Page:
At ECP, we continually assess the quality and the sustainability of our investments to evaluate the strength of their competitive advantage through time. Xero is a notable portfolio company which continues to demonstrate a deepening competitive advantage; here, we present some of the learnings that may be useful for investors.
Recently we published ‘Competitive advantages of Australia's tech titans’, which explored different types of network effects and how to measure their varying strengths.
In this article, we expand on this framework by providing a case study on Xero to illustrate the lessons learned that could be used to determine future great business models. Specifically:
- The two-sided accounting ledger — network effect or trusted middleman?
- The flywheel effect of increasing scale
- The emerging lock-in from practice management software
- The ecosystem advantage and the latent opportunity it creates
The Two-sided Accounting Ledger — Network Effect or Trusted Middleman?
Xero’s core product is a cloud-based, single source of truth, accounting ledger with real-time reconciliation that sits between accountants and small-medium-enterprises (SME). The product streamlines the maintenance of financial records for regulatory and tax purposes.
Xero’s platform is extremely “sticky” because it adds value to both accountants and their clients. If an accountant decides to switch platforms, they need to notify their clients, ask them to change, and teach both their clients and staff how to use a new system. An SME can decide to switch, but if the accountant benefits from the Xero platform they will encourage their client to stay on the Xero ledger.
This is a ‘trusted middleman’ model — where a trusted distributor heavily influences the customer’s decision. Trusted middleman models often result in lower churn and higher pricing power. The decision-maker is choosing the product but not paying for it.
The model has existed for decades in accounting software with MYOB leveraging the same approach, allowing it to become the dominant player in the 1990s. In fact, this was such an effective business model that it took a major technology shift from on-premise to the cloud and an innovative new entrant (Xero) to dislodge MYOB’s market position. It is due to the legacy “trusted middleman” model that MYOB has hung on to market share and remains a relevant competitor today.
While the trusted middleman model is not a network effect by strict definition, we believe it creates network benefits for Xero through its emerging lead generation capability for accountants.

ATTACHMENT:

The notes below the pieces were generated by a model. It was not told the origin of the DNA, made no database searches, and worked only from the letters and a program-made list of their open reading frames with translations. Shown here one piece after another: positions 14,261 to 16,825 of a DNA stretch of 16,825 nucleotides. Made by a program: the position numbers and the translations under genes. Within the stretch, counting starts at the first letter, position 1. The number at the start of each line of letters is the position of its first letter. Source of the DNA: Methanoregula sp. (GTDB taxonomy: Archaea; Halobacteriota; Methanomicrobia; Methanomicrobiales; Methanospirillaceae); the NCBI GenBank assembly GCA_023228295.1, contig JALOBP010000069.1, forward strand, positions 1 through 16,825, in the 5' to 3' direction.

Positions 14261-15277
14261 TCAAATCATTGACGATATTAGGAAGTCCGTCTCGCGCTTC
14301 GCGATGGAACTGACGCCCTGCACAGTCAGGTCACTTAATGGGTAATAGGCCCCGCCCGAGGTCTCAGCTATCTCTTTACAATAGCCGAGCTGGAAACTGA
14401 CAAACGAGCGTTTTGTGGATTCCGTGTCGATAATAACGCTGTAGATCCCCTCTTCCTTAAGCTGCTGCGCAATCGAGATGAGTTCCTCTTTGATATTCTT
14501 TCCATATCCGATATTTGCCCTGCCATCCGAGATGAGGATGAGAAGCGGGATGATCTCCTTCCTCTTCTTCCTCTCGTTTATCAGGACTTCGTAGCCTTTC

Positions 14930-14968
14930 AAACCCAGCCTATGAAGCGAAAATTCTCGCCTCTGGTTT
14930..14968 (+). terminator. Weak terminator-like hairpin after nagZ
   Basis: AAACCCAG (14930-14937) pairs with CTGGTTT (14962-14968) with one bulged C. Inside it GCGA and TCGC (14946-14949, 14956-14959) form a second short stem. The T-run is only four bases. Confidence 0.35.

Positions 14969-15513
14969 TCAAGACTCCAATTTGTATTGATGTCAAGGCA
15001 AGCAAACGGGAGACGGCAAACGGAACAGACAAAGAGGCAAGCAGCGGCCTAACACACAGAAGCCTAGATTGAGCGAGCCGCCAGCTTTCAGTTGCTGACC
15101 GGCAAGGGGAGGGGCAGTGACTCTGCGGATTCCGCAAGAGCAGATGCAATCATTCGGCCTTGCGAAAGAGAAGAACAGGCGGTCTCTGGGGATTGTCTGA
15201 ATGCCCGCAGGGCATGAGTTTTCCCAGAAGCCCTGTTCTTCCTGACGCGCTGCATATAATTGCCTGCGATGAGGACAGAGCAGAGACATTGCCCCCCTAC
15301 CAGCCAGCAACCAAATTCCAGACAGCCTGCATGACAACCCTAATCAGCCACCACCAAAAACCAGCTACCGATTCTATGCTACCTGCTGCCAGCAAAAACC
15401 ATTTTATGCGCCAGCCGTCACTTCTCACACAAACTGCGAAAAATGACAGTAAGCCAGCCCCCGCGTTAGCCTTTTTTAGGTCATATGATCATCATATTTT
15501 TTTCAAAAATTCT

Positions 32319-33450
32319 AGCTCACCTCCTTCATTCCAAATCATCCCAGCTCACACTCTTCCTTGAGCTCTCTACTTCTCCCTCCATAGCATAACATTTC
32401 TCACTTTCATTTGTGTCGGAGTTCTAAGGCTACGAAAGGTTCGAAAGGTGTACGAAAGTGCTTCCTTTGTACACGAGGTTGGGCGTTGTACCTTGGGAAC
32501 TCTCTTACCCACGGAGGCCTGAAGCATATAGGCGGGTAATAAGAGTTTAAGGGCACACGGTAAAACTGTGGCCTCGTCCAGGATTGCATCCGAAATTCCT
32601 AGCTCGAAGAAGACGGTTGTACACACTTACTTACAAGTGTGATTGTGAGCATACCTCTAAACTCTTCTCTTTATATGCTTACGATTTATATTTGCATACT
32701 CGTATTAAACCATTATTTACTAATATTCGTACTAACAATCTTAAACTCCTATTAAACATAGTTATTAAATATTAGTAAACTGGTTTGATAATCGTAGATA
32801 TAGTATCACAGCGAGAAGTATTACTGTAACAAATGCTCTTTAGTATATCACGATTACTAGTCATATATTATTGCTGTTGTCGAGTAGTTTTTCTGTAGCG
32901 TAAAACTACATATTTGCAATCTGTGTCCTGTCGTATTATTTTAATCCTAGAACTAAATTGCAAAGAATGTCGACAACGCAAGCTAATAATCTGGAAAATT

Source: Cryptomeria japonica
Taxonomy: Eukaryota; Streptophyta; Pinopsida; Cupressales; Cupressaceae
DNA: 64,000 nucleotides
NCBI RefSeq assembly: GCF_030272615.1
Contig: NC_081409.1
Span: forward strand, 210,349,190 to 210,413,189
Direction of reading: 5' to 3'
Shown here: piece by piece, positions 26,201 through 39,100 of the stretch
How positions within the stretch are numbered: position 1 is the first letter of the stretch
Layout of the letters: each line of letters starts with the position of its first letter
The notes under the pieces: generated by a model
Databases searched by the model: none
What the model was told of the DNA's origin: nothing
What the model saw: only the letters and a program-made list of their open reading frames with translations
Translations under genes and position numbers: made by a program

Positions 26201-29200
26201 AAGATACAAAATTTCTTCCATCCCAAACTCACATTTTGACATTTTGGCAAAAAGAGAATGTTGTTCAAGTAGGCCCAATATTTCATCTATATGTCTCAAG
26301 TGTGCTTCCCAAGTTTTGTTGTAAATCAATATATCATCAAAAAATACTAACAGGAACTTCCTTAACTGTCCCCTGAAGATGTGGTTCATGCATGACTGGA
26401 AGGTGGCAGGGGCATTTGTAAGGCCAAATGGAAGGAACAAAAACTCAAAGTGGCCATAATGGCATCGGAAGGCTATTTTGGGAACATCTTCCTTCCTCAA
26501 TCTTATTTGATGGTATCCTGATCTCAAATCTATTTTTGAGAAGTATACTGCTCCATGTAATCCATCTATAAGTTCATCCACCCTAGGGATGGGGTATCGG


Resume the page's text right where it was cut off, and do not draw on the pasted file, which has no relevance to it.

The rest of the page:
Xero has a Partner Directory (pictured below) that it is positioning as an accountant marketplace. Increasingly Xero is matching small businesses to accountants that are most suited to them.
This specific service creates network benefits where the more businesses on Xero, the more utility an accountant will receive from the platform. Conversely, the more accountants on the platform, the better outcome for a small business searching for an accountant.
The Flywheel Effect of Increasing Scale
Often confused with network effects, the flywheel is a concept made famous by Jim Collins and Amazon. It is a formula specific to a business where investing in particular areas drives business momentum so that incremental growth requires less incremental investment.
Amazon’s flywheel famously leverages its customer experience to drive traffic to the platform and 3rd party sellers; this improves the selection of goods which lowers Amazon’s cost structure, leading to decreased prices and improved customer experience, i.e. spinning the wheel.
We have met with companies in the past that describe this as a network effect. The growing user base provides more revenue to invest in additional product features that attract more users and drive revenue. This is better described as increasing returns from scale (a flywheel effect).
Scale is a legitimate Sustainable Competitive Advantage (SCA) that we value in its own right. However, a user scale advantage may be (swiftly) displaced by a looming tech giant creeping into your industry.